MEES Regulations Are Changing – What Does This Mean?
Important date for residential landlords looming – 1 April 2020
As owners of buy-to-let properties should by now be aware, a key date is fast approaching on the horizon, namely 1 April 2020 when further provisions of Part 3 of the Energy Efficiency (Private Rented Property) (England and Wales) Regulations 2015 (MEES Regulations) come into effect.
For those that do not already know, the effect of the relevant provisions of the MEES Regulations is to make it unlawful for landlords of sub-standard domestic privately rented (PR) property to continue to let such properties after 1 April 2020. It has been unlawful for landlords to grant new tenancies of such properties since 1 April 2018.
Why do the MEES Regulations exists?
The Government is subject to an obligation to improve the energy efficiency of both residential and commercial PR property as required by the Energy Act 2011. Whilst the MEES Regulations do not actually impose a positive obligation on landlords to make energy efficiency improvements to their properties, that is the effect of the MEES Regulations if landlords wish to continue receiving an income stream from their properties.
What is a domestic PR Property?
It is a property which is let under a qualifying type of tenancy which is not of an excluded type of property, is not let by an excluded landlord and is required to have an Energy Performance Certificate (EPC). So, in summary, this is not as straightforward a question as one might initially think and each aspect of the property, the landlord and the tenancy itself will need to be considered.
What is meant by “sub-standard” domestic PR property?
This is any domestic PR property whose EPC rating from a valid EPC is below the minimum energy efficiency standard (MEES). The current MEES is an E rating. So, at present, properties rated F and G are sub-standard which is estimated to be around 10% of domestic PR property. However, the MEES is likely to be increased in increments to a C rating by 2030.
What if the tenant wants to undertake improvements?
Part 2 of the MEES Regulations gives the tenant of some types of domestic PR property a right to request landlord’s consent to the tenant making energy efficiency improvements to the property. It also requires the landlord not to unreasonably refuse consent to the improvements being made, even if the lease prohibits such alterations.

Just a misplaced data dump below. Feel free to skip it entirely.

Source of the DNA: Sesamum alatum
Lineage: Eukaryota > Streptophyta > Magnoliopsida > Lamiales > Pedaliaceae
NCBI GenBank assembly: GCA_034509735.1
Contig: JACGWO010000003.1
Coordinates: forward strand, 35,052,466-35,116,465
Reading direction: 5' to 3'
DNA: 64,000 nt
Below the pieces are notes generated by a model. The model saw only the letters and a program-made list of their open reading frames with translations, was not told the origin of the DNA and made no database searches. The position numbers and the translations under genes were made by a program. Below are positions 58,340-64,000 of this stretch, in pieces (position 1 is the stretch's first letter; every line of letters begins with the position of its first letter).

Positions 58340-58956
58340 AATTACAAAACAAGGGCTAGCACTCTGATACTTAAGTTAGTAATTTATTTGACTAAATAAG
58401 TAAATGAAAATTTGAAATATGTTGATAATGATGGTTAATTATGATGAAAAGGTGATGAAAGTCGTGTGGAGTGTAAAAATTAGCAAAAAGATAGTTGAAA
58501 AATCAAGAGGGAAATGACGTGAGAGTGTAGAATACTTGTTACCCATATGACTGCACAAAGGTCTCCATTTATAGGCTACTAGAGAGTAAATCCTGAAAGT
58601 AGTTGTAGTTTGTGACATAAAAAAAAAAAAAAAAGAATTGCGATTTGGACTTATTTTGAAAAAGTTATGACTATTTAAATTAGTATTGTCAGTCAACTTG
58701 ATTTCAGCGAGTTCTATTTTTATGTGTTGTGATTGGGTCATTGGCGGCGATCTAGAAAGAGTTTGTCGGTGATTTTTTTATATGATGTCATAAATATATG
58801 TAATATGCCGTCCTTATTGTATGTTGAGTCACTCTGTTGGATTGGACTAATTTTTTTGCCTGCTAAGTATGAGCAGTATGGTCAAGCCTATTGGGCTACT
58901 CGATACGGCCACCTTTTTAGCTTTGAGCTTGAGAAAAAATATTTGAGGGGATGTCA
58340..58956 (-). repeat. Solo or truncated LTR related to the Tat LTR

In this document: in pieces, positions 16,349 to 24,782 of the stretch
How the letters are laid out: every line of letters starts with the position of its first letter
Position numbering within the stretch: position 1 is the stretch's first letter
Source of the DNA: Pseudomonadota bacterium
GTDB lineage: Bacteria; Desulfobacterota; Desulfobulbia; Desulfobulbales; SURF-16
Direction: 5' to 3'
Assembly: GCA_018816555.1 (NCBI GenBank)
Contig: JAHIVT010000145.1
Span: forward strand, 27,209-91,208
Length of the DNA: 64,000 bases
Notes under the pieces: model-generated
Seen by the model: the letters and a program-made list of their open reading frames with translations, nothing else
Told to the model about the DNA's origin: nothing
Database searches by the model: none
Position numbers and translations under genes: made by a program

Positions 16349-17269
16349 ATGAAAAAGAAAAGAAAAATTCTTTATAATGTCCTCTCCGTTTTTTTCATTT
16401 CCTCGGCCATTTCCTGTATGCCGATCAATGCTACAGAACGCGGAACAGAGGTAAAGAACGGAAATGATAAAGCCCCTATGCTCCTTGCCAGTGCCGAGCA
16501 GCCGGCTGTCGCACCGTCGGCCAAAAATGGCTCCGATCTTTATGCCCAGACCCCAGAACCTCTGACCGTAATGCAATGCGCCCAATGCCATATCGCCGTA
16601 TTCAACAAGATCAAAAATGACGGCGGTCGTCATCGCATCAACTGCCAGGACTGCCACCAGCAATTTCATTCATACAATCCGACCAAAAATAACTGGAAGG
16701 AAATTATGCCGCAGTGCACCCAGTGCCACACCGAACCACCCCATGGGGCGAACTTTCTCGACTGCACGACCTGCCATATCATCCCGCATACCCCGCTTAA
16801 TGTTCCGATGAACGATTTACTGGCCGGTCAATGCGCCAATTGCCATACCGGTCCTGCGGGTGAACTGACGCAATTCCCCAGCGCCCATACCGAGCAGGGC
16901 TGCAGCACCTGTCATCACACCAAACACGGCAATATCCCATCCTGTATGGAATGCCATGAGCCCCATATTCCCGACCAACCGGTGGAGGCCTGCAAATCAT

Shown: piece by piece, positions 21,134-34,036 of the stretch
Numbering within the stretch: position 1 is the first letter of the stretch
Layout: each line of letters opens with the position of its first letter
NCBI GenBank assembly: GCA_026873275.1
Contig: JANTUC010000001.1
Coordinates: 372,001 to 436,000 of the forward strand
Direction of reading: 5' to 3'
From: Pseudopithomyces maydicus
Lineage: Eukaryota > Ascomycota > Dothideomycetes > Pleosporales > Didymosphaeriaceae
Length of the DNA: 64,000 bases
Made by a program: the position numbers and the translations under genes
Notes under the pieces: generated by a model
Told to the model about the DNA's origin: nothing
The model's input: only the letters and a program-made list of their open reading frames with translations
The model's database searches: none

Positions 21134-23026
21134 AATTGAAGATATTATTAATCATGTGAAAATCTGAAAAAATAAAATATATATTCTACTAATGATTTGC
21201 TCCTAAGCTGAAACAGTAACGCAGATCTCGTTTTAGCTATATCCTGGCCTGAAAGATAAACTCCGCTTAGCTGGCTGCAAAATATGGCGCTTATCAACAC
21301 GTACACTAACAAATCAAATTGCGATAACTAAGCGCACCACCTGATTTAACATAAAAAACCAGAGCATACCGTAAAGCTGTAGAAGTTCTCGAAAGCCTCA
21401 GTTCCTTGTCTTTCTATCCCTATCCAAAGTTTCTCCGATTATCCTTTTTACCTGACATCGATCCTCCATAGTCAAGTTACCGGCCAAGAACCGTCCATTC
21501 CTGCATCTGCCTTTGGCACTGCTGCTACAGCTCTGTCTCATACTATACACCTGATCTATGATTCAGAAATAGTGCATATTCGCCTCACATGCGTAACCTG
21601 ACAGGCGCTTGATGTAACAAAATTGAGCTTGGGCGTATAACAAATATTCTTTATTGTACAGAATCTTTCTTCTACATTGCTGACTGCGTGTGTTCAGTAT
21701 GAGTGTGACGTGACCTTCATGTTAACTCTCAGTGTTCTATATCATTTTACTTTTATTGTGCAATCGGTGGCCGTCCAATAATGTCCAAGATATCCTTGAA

What are the penalties for non-compliance?
The landlord will be liable to enforcement action which may be either or both of the following:
(a) Financial penalty. At present, this could be to a maximum of £4,000; and/or
(b) Publication penalty. This is where details about the breach are entered on the PRS Exemptions Register. This may result in adverse publicity for the landlord and make a prospective purchaser or tenant of the property more wary.
It is important to note though that a tenancy of sub-standard domestic PR property will still be valid and enforceable even if the MEES Regulations have not been complied with.
Are there any exceptions?
There are some types of property, tenancy and landlord to which the MEES Regulations do not apply at all.
If the MEES Regulations do apply, the prohibitions on letting or continuing to let sub-standard property are not absolute. The MEES Regulations set out legitimate reasons which permit landlords to let sub-standard property, on or after the relevant date. In broad terms, the legitimate reasons are that either:
A) all the relevant energy efficiency improvements for the property have been made (or there are none that can be made) and the property remains sub-standard. Prior to 1 April 2019, an energy efficiency improvement only qualified as a relevant energy efficiency improvement where the cost was capable of being wholly funded at “no cost to the landlord”. This requirement no longer applies on or after 1 April 2019 and a capped landlord contribution of £3,500 including VAT has been introduced;
(b) an exemption in Chapter 4 of Part 3 of the MEES Regulations applies.
In each case, the landlord must enter the relevant details on the PRS Exemptions Register to avoid enforcement action.
This is all very complicated and raises more questions than it answers. Is there any official guidance?
Yes. However, in certain cases the guidance and the MEES Regulations appear to contradict one another so, if there is any doubt it will always be best to seek expert legal advice.
The Government has issued guidance on domestic PR Property and the MEES. The guidance was first issued in October 2017 but has been regularly updated.
The Government has also issued separate guidance on the PRS Exemptions. The guidance was first issued in March 2018 but, again, has been subject to various updates since then.
In summary, part 3 of the MEES Regulations is very complex and there are many nuances to each provision. This article is only intended to give a general overview of the key points and is not intended serve as a replacement for seeking expert legal advice on a particular scenario. As such, if you have any queries arising from this article or generally regarding the MEES Regulations, please contact the property team at Bennett Griffin LLP for further advice.
The content of this article does not constitute legal advice and should not be relied on as such advice. The author and Bennett Griffin LLP accept no responsibility for any reliance placed on the content nor the continuing accuracy of the content.